Identification of a new gene involved in myopathies
nstead of being straight, the Z line, which ensures the integrity of the contractile units, appears as a sawtooth in these myopathy patients.
Acta Neuropathol Mar 2019
Jan. 30, 2019
In this study, researchers from Jocelyn Laporte's team at the IGBMC (CNRS/Inserm/University of Strasbourg) characterized a new subclass of congenital myopathy and identified mutations in ACTN2 as the genetic cause. This gene codes for alpha-actinin 2, which is involved in the maintenance of the muscle structure and ensures proper contractile function. These results, published on January 30, 2019 in the journal Acta Neuropathologica, open up new hopes for the development of targeted therapies.
Congenital myopathies are a group of genetic diseases affecting the structure of the muscle fibre. These abnormalities lead to a decrease in muscle strength and can occur from birth. More than 30 genes involved in the appearance or transmission of congenital myopathies have already been identified, but half of the patients still remain without genetic diagnosis.
Muscle fibres are composed of contractile units that produce strength. The integrity and stability of these units is ensured by a structure called the Z line. In this study, co-directed by Jocelyn Laporte and Johann Böhm and in close collaboration with Norma Romero’s team (Institut de Myologie, Paris), the researchers observed very specific defects. In the muscles of the patients the Z-lines have an abnormal structure and show a zigzag pattern. Following these observations, they identified de novo mutations (i.e., one that does not exist in parents) in alpha-actinin 2, an essential component of the Z line.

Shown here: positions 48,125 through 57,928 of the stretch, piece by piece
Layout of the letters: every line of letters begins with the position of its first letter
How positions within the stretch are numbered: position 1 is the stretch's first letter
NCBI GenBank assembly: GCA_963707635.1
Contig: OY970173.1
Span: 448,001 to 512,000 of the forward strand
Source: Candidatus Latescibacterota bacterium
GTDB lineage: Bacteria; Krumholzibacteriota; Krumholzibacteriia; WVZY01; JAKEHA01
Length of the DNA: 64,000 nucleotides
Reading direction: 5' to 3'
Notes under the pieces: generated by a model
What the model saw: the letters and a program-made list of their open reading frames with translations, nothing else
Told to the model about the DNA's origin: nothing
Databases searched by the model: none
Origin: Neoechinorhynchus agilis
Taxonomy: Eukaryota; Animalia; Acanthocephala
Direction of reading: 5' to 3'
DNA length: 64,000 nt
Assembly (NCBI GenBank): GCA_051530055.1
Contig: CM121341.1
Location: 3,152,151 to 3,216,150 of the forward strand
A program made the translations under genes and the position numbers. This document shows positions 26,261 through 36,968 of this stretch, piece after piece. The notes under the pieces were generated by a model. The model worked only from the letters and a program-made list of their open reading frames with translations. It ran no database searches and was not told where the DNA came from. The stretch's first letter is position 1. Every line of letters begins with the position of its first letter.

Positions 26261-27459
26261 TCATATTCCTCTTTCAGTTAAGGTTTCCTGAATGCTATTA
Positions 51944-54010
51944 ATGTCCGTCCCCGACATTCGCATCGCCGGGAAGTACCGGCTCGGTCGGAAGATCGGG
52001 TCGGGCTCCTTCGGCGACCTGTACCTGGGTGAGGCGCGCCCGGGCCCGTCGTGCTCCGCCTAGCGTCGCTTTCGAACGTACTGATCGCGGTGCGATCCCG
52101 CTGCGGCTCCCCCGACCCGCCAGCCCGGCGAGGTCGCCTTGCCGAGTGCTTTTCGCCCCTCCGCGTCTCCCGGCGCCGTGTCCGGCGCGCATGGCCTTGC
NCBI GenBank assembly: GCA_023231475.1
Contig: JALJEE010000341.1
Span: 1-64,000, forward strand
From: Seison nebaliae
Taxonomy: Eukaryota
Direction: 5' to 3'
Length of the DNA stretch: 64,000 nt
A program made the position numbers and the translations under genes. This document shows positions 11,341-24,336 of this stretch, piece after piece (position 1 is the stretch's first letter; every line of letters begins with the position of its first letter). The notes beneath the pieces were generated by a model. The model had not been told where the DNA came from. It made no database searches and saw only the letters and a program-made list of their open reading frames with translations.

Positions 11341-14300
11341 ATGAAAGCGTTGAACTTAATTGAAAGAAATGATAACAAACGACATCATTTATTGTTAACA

To validate these results, the researchers conducted experiments in two animal models. They overexpressed the mutant protein in zebrafish and the researchers observed that these fish swim less well and travel shorter distances. These anomalies correlated with structural muscle defects. In mice, researchers used a viral vector to express the mutant gene in the tibialis anterior muscle. Again, they observed structural defects similar to those found in patients' muscles and they measured decreased muscle strength in the animals.
These studies highlight a unique congenital myopathy at the clinical, histological and genetic levels and improves molecular diagnosis in patients with rare muscle diseases.
This study was funded by the ANR, the Foundation for Rare Diseases, the Foundation for Medical Research and the French Association against Myopathies.